U.S. Supreme Court

Supreme Court upholds ban on sleeping in public, says law does not punish status of homelessness

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shutterstock_Oregon homeless camps

Homeless camps with tents and tarp shelter under a bridge in downtown Portland, Oregon, in February 2016. (Photo from Shutterstock)

A ban on sleeping or camping on public property in the city of Grants Pass, Oregon, is not cruel and unusual punishment, the U.S. Supreme Court ruled Friday in a case brought by homeless plaintiffs.

Justice Neil Gorsuch wrote the majority decision.

The Eighth Amendment’s ban on cruel and unusual punishment doesn’t apply, Gorsuch said, because it focuses on what kind of punishment can be imposed after a criminal conviction, not on “whether a government may criminalize particular behavior in the first place.”

Gorsuch ruled in a challenge to two ordinances in Grants Pass. One ordinance bans sleeping on public sidewalks, streets or alleyways. A second bans camping on sidewalks, streets, alleys, parks or under bridges or viaducts and defines a campsite as any place where bedding or sleeping bags are used.

The homeless plaintiffs who challenged the law had cited Robinson v. California. The 1962 Supreme Court decision held that criminalizing the status of narcotics addiction, with a possible punishment of 90 days in jail, is cruel and unusual.

The Supreme Court in Robinson bypassed a due process clause argument in reading the Eighth Amendment to impose a limit on what a state may criminalize, Gorsuch said.

“It was a view unprecedented in the history of the court before 1962,” Gorsuch wrote. His opinion, however, did not overrule Robinson.

The ban on camping, Gorsuch said, is “nothing like the law at issue in Robinson.” Instead of criminalizing status, Grants Pass banned actions such as occupying a campsite on public property for temporary living quarters, he said.

“Under the city’s laws,” Gorsuch said, “it makes no difference whether the charged defendant is homeless, a backpacker on vacation passing through town, or a student who abandons his dorm room to camp out in protest on the lawn of a municipal building.”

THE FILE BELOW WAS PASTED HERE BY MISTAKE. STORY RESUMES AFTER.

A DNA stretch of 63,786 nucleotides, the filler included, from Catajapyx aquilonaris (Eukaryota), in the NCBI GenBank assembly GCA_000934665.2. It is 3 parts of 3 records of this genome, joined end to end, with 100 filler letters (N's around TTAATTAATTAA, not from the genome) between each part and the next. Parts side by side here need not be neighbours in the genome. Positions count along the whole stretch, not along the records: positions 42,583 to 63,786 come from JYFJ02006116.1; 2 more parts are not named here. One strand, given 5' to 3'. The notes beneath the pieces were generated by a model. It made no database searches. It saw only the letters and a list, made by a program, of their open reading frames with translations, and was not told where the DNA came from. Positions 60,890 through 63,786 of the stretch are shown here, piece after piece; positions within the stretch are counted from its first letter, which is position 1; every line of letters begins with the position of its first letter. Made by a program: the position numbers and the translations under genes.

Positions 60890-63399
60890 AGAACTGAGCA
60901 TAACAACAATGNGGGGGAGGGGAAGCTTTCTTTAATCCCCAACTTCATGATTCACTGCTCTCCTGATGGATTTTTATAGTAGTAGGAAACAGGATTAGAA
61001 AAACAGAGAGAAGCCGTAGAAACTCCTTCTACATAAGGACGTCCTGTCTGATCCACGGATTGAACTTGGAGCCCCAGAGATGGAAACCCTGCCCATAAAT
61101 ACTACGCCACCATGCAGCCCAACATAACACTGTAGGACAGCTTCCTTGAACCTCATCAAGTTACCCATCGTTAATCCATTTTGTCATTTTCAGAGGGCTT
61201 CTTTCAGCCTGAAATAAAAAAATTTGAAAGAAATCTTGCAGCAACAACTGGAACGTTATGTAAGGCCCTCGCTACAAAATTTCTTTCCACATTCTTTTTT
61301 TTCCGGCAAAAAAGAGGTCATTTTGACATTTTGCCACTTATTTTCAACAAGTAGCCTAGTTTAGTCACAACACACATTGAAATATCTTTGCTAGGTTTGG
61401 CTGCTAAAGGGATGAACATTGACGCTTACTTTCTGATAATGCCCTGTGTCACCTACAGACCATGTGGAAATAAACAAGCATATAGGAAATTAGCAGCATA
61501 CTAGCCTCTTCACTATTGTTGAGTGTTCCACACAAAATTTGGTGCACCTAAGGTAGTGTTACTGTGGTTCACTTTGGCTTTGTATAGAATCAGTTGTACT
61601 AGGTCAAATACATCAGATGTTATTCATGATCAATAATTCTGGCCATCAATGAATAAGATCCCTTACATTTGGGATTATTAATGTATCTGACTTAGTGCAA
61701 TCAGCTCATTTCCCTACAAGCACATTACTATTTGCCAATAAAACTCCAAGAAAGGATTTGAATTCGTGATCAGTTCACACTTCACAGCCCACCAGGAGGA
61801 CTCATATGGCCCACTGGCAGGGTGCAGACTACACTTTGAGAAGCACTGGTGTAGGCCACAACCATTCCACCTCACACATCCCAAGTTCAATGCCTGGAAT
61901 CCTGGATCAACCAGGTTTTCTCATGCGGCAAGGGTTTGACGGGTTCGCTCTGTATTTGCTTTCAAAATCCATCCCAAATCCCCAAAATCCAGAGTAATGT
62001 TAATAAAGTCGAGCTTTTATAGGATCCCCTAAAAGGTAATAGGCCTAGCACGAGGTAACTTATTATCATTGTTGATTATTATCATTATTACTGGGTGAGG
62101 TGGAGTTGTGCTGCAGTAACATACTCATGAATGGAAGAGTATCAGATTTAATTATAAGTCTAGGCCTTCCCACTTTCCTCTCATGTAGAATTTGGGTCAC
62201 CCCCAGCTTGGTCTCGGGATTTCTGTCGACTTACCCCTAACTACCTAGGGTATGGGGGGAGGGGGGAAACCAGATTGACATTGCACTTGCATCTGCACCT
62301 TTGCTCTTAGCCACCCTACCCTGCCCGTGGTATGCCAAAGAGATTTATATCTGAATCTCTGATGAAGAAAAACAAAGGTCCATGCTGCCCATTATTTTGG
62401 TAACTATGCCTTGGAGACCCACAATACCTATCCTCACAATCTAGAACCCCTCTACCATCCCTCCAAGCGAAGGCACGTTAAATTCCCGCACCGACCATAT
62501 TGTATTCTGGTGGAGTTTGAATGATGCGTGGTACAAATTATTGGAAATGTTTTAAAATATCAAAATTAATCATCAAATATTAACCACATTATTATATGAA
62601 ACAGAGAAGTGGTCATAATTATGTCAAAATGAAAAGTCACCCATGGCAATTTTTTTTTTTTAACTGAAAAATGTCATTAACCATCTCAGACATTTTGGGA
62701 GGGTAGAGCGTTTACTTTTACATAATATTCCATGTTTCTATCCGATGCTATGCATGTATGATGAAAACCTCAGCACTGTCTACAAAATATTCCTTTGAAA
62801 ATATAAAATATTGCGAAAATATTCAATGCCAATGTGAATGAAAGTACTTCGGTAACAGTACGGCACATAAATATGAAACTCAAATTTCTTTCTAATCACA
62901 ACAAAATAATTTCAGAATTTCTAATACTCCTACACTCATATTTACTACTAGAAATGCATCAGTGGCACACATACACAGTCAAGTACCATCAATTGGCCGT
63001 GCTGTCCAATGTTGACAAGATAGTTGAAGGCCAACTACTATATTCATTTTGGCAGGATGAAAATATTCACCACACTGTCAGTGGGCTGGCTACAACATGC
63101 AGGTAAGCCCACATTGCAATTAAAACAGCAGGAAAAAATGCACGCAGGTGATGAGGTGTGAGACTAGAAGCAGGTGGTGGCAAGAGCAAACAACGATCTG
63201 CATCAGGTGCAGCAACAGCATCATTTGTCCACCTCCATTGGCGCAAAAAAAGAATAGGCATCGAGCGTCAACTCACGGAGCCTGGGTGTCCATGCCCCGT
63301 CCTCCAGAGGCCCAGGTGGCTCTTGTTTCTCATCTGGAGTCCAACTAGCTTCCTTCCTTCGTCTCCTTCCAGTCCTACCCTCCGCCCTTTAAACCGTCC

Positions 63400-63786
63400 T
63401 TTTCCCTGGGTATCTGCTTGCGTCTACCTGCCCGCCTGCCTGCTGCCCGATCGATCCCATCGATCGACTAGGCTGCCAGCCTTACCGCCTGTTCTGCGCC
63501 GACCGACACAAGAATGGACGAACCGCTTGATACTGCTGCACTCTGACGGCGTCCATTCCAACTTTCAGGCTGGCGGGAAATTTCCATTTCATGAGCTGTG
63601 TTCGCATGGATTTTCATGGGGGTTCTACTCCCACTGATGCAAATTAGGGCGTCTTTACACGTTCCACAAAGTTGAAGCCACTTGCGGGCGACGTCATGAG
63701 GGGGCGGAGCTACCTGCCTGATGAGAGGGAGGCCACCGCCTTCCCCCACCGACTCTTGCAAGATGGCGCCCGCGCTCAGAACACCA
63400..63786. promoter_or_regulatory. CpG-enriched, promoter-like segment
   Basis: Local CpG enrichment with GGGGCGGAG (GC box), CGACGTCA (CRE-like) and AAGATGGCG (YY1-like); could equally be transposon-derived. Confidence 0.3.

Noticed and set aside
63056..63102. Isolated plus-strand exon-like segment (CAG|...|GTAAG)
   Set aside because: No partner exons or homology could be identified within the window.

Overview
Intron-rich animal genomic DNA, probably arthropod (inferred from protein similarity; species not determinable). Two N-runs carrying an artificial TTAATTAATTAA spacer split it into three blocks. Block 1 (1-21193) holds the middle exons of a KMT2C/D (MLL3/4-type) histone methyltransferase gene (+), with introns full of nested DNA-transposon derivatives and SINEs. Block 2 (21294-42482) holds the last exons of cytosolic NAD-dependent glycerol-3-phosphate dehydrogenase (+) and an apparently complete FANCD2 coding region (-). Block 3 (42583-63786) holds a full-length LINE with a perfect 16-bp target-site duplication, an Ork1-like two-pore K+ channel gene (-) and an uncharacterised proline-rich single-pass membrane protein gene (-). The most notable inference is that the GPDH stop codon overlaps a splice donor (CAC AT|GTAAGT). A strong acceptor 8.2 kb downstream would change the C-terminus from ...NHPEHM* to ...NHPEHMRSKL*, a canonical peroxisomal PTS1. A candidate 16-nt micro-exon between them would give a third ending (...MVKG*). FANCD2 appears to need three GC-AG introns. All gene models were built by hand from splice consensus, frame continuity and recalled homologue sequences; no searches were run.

Other legal doctrines may protect against conviction, however, Gorsuch said. Oregon recognizes a necessity defense to some criminal charges, and it might extend to illegal-camping charges “when it comes to those with nowhere else to go.”

The Constitution “provides many additional limits on state prosecutorial power, promising fair notice of the laws and equal treatment under them, forbidding selective prosecutions, and much more besides,” he wrote.

Justice Sonia Sotomayor dissented in an opinion joined by Justices Elena Kagan and Ketanji Brown Jackson.

“Sleep is a biological necessity, not a crime,” Sotomayor wrote. Jailing and fining people for sleeping outside punishes them for their homeless status, and that is “unconscionable and unconstitutional,” she said.

ABA President Mary Smith said in a statement the decision has “practical implications for the homeless” by allowing cities to issue fines or impose jail times for “life-sustaining activities, such as sleeping in public spaces.”

“With today’s ruling,” Smith said, “it is even more critical for states and local communities to find constructive ways to address the root causes of homelessness and treat those affected with compassion and dignity. The ABA remains committed to finding solutions to homelessness by advocating for the revision of laws and policies to address the challenges that arise when the demand for shelter, housing and services exceeds supply. Instead of criminalizing homelessness, the ABA encourages city, state and local governments to support efforts to increase shelter, housing and services to adequately address the needs of people experiencing homelessness.”

The case is City of Grants Pass, Oregon v. Johnson.

Hat tip to SCOTUSblog, which had early coverage of the decision.

See also:

Supreme Court divided over homeless ban and rights of the unhoused

Supreme Court will consider whether criminalizing homelessness violates Eighth Amendment

Chemerinsky: Will SCOTUS consider it cruel and unusual punishment to prosecute homeless people for sleeping in public?

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